Los Alamos enhances national security by ensuring the safety and reliability of the U.S. nuclear stockpile, developing technologies to reduce threats from weapons of mass destruction, and solving problems related to energy, environment, infrastructure, health, and global security concerns.
As principal associate director of weapons at Los Alamos, McMillan provided vision and direction for the weapons program, including four weapons systems, weapons physics, engineering and manufacturing. He was principal advisor to the lab director for the Annual Assessment of the safety, security, and effectiveness of nuclear weapons in the nation's stockpile, and he provided technical input to the U.S. Department of Energy, National Nuclear Security Administration, the JASON Defense Advisory Panel, and the U.S. Congress.
Prior to serving as the principal associate director for Weapons Programs for Los Alamos, McMillan was associate director, weapons physics, with responsibilities for design, experimentation and simulation. He managed key facilities, including DARHT and explosive firing sites.
From 1983 to 2006, McMillan held a series of scientific and management positions at Lawrence Livermore National Laboratory. From 2001 to 2006, he managed the lab's B-Division, responsible for design, code development and experimental capabilities for Livermore's weapons system. Prior to that, he held key positions in the Advanced Experiments Group and Computational Physics Division.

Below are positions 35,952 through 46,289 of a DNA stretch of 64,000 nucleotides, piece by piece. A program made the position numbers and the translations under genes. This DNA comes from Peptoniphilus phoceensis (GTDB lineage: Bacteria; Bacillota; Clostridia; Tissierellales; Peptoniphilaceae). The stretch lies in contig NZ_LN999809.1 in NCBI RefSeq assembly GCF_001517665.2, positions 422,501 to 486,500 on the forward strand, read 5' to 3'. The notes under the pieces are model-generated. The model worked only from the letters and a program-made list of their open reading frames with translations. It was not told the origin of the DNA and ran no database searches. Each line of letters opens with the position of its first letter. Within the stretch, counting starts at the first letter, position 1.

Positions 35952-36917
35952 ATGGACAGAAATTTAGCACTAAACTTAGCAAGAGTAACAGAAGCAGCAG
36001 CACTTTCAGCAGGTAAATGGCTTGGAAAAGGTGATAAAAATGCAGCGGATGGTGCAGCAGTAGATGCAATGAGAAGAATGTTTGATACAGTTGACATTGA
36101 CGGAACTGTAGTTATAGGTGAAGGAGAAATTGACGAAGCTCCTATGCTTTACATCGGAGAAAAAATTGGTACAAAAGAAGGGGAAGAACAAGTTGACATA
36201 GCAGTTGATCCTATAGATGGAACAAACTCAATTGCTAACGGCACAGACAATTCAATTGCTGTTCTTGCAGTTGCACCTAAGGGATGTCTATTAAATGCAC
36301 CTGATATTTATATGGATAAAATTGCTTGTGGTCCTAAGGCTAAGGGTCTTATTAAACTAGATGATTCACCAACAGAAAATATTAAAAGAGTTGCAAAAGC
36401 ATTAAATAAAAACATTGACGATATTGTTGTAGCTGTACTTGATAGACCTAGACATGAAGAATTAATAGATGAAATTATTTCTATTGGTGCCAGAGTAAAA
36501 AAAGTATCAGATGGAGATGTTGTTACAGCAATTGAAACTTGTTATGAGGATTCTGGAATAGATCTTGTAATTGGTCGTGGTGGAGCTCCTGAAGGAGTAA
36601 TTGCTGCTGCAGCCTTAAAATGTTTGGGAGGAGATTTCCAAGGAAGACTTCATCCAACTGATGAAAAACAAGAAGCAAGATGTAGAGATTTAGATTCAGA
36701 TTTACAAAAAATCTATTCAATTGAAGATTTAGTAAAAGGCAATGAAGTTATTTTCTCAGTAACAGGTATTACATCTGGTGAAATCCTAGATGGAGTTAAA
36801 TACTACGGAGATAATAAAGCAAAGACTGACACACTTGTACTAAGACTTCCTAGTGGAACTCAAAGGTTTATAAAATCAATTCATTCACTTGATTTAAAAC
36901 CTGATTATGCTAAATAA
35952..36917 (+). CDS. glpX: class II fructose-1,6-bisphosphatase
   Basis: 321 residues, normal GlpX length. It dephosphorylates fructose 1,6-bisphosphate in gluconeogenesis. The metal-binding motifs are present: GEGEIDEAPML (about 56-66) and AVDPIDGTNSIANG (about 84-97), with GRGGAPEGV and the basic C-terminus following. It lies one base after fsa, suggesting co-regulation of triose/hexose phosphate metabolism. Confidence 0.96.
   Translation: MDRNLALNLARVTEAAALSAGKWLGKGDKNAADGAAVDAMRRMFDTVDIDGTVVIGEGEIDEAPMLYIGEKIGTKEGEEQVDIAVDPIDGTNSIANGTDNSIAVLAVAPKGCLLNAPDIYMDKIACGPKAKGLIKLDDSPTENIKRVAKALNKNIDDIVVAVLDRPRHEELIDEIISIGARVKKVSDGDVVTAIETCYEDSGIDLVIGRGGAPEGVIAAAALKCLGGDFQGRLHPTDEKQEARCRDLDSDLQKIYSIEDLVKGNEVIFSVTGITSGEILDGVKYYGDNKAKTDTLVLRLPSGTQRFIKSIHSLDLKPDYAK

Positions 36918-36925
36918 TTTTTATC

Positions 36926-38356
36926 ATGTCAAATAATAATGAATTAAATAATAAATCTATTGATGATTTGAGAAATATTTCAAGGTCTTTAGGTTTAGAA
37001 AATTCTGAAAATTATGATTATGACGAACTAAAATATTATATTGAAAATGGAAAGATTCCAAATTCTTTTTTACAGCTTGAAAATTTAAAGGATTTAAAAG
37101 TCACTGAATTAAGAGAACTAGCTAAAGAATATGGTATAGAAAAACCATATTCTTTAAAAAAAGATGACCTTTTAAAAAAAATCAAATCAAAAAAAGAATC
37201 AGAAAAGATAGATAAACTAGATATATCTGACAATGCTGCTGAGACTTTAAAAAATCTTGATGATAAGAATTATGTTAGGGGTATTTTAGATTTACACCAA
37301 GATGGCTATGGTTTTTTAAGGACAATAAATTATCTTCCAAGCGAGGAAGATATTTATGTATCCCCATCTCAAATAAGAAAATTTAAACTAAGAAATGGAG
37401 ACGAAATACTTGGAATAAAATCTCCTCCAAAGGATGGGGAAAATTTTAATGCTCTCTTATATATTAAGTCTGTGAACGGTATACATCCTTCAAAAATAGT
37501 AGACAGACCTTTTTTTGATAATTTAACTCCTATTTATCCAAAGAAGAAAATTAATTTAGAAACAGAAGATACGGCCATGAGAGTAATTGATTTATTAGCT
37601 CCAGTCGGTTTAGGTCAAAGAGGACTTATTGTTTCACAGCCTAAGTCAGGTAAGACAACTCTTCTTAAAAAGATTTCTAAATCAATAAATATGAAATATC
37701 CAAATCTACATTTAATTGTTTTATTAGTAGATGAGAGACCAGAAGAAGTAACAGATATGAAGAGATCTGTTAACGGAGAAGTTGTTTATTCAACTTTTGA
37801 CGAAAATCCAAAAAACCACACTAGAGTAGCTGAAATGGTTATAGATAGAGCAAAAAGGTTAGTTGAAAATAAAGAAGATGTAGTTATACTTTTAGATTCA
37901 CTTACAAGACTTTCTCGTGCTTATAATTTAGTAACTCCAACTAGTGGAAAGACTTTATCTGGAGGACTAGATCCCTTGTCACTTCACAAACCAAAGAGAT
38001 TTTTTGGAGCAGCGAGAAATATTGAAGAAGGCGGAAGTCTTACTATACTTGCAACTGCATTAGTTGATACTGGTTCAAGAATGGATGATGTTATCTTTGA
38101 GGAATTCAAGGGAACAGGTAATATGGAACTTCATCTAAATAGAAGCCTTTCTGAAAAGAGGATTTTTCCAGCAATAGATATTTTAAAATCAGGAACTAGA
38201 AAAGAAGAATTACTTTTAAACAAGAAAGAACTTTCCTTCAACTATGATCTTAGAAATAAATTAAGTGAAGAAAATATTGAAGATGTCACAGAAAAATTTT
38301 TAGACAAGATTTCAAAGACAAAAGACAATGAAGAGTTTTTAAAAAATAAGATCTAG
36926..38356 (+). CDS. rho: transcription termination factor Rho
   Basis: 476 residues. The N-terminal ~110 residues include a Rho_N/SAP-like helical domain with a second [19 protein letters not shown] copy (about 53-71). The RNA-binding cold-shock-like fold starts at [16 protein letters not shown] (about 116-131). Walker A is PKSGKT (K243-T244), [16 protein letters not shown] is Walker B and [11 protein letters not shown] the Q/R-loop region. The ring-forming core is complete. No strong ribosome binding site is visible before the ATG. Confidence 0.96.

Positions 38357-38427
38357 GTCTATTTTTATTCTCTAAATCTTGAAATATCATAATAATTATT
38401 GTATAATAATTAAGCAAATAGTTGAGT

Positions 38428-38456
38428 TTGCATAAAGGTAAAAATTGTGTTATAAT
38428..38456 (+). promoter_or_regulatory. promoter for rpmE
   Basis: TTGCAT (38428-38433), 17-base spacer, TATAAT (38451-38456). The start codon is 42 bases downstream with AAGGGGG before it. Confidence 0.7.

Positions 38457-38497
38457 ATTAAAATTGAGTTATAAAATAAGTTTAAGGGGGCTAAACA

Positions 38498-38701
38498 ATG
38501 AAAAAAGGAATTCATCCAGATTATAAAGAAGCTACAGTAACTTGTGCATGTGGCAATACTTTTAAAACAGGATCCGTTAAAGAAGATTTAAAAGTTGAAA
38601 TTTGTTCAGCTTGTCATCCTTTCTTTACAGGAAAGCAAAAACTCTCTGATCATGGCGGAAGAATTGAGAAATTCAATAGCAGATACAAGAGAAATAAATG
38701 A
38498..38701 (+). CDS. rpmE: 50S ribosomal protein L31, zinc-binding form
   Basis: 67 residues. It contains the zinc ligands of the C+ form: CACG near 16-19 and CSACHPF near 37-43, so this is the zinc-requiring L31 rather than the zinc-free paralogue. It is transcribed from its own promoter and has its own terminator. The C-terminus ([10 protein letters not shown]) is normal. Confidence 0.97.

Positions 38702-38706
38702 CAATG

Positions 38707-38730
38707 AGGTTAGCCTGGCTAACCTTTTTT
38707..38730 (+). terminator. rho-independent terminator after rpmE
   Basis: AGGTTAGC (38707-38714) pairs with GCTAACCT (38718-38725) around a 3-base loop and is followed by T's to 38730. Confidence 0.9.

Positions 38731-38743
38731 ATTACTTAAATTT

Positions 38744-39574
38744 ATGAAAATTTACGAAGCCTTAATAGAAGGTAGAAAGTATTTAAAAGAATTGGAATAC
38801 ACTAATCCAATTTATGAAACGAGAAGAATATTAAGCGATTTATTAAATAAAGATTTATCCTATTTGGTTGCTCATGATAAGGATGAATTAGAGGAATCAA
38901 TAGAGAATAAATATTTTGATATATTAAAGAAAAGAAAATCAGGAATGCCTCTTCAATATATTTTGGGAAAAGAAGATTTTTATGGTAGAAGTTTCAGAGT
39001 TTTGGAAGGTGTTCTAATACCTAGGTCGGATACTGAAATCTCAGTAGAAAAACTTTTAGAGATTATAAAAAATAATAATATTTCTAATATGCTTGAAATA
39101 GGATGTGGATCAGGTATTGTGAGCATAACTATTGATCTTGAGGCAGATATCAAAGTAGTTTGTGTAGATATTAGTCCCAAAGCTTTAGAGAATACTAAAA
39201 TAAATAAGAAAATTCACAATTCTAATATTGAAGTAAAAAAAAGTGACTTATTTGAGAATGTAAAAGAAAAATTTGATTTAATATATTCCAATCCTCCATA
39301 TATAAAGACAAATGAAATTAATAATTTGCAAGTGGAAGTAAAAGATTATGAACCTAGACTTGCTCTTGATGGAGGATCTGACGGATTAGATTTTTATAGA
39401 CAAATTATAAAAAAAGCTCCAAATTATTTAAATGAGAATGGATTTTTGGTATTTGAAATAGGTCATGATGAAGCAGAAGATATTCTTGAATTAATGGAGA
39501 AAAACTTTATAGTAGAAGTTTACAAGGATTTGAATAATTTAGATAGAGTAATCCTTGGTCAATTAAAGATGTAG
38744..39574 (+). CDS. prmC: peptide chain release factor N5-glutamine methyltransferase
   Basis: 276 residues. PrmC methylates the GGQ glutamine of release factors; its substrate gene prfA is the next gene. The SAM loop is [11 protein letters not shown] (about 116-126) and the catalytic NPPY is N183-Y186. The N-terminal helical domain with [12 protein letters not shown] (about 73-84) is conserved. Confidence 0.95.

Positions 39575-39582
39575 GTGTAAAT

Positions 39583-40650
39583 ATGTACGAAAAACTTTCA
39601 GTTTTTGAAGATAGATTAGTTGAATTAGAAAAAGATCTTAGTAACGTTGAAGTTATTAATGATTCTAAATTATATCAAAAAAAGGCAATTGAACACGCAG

McMillan is married with three college-age children. He is an avid photographer and an accomplished musician, playing the piano, organ, and recorder. He also has an active interest in astronomy and telescopes. He resides in Los Alamos.
McMillan was selected following a rigorous and competitive national search to identify a broad and diverse set of candidates. The search was led by the University of California and commenced in February 2011. A search committee of 16 highly respected research scientists and administrators from academia, industry and government, chaired by Pattiz, conducted the search and candidate interviews. The U.S. Department of Energy approved the selection.
The search committee was advised by a screening task force composed of eminent university and laboratory researchers and administrators. The search committee also received support from an executive search firm. Some 150 individuals applied or were nominated for the director position through this process. The external and internal candidates interviewed by the search committee represented a wide range of exceptional national lab, academic and scientific experience.